First-year University of Central Florida medical student Anika Mirick and a few of her classmates recently learned a valuable lesson — outside the classroom — about the power of medicine.
Thanks to Mirick and several other UCF students who just returned from Haiti on a volunteer medical mission, a man who was given just days to live has a chance at survival.
The students were in Haiti for a week to work at a tent hospital in Port-au-Prince as volunteers with Project Medishare, a nonprofit group from University of Miami that has provided medical aid to the impoverished island nation for more than two decades.
While there, Mirick and her classmates came upon 20-year-old Ginel Thermosy, who had just been diagnosed with advanced leukemia. His condition had deteriorated so badly that doctors in Haiti estimated Thermosy had less than a month to live. His only hope was to get to a hospital in the United States where he could get the care he needed.
"We just started brainstorming," said Mirick, 25, who was joined in Haiti by Luke Lin, 32, and Lynn McGrath, 25.
The Harvard Medical School hospital physician who had been treating Thermosy had been unsuccessful during her volunteer stint to find an American hospital to take him and left him in Mirick's care.
"She had tried all her connections, and she couldn't get him help," said Mirick. "She was so upset that she couldn't do anything for him. I remember she gave him her North Face jacket. She told him he would be cold if he ever made it to the United States."
Mirick and the other UCF students began e-mailing assistant professor of medicine Rebecca Moroose and other faculty, determined to get Thermosy help. Mirick also copied Clarence Brown, chief executive officer at MD Anderson Cancer Center — the sponsor organization that donated Mirick's four-year scholarship. Brown immediately agreed to take Thermosy.
"Without any hesitation, we said yes. I know Anika's compassion and caring as a young medical student. I certainly wanted to honor her request," said Brown, who also serves as Mirick's mentor. "I'm hoping that they see altruism as an important component of being a physician."
Brown was also moved by Thermosy's story.
The 20-year-old is from Jeremie, Haiti, about 120 miles from Port-au-Prince. He had been feeling sick for some time and went from one doctor to another, but nobody could tell him what was wrong with him. Without any money — his family's home and livelihood were destroyed by the earthquake — he could not find a doctor who could properly diagnose his illness.
Thermosy's older brother later found out about Project Medishare and sent him there. Finally, Thermosy was told by Mirick that he had "cancer of the blood."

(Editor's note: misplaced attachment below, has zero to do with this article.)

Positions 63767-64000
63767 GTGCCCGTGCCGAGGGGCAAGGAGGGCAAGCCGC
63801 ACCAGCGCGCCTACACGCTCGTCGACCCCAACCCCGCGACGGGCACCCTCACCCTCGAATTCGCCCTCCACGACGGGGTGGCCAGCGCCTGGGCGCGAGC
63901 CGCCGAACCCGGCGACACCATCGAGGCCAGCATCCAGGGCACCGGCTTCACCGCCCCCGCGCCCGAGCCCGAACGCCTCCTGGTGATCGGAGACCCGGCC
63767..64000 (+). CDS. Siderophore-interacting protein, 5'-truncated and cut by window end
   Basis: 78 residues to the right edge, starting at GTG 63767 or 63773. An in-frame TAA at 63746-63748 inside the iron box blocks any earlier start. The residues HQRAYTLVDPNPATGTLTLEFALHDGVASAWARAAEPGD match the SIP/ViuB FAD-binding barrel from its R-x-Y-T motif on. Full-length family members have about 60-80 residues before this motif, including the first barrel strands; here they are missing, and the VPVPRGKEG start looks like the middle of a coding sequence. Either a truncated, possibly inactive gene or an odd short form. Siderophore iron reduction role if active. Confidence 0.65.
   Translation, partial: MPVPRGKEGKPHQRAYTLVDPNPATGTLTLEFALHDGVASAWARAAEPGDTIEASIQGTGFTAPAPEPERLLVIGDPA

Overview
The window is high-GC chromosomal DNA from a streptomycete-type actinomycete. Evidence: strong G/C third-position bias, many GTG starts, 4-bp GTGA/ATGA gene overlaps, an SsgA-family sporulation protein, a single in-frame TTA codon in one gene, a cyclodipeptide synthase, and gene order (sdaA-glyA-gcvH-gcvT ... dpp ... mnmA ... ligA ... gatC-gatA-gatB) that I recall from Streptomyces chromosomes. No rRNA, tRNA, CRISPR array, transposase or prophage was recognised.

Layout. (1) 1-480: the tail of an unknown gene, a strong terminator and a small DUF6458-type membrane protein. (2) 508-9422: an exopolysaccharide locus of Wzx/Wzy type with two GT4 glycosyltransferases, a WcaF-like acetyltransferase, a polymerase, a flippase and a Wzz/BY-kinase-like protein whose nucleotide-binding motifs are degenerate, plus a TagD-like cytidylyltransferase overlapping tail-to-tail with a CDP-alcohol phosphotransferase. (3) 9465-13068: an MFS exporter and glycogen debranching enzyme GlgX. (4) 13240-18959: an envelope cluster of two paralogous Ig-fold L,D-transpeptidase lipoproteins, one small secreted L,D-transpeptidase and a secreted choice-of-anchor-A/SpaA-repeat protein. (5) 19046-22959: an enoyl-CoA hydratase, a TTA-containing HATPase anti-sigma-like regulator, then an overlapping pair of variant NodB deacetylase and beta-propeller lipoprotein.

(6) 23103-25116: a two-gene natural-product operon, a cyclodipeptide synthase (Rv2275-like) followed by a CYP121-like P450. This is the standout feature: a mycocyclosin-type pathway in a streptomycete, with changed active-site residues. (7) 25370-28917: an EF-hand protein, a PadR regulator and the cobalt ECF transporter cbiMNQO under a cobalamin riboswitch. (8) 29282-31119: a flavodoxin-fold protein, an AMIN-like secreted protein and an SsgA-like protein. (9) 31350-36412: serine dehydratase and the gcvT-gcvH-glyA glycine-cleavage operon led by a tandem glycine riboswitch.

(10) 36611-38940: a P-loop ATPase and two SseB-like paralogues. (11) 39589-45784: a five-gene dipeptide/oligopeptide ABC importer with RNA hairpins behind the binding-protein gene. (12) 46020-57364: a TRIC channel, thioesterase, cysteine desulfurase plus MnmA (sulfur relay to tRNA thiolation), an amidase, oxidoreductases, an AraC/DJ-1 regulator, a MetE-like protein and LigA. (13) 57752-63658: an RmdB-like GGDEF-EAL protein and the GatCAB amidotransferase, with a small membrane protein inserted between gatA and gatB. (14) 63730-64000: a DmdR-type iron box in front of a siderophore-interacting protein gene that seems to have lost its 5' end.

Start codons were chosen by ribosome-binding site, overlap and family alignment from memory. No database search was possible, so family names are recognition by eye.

"I felt very sick," Thermosy said through an interpreter at MD Anderson, where he is receiving chemotherapy and other treatment. "I had severe stomachache, cramps, fever. I didn't feel like I was going to live."
Within one day on Friday, Thermosy was able to get a 30-day visa allowing him to enter the U.S. But that was after his brother took a boat, and then a car that later broke down, to get Thermosy's birth certificate to him so that his passport could be expedited.
After flying back from Haiti on Saturday on a chartered jet with retired Miami Heat center Alonzo Mourning and other sports stars who were visiting Haiti to bring attention to Project Medishare, the UCF students climbed into McGrath's Chevy Tahoe and made the five-hour drive to Orlando. On the way, they stopped at McDonald's to introduce Thermosy to all-American dining. By 6 a.m. Sunday, they made it Orlando Health's emergency room, where he was quickly admitted and stabilized.
Once he was under doctors' care at MD Anderson, Mirick asked two Creole-speaking classmates, Romeo Joseph and Rose Dupont — who had also previously volunteered with Project Medishare — to go to the hospital so they could let Thermosy know he was in good hands.
"He didn't know what was happening to him," said Dupont. "He didn't know it was the treatment he was receiving that was making him nauseous. He thought he was getting sicker."
Lesson for all involved
For Thermosy, the experience has been a lesson in compassion and care. Mirick and her classmates have learned so much more than they bargained for.
"I've learned that for every bright story, there are a million tragic stories to be told," said McGrath.
Lin said he will never forget Thermosy's expression of hope when he landed at Miami International Airport.
"He was plucked from a tent full of mud to the best care he could receive," said Mirick. "This is what medicine is all about."
Fernando Quintero can be reached at firstname.lastname@example.org or 407-650-6333.
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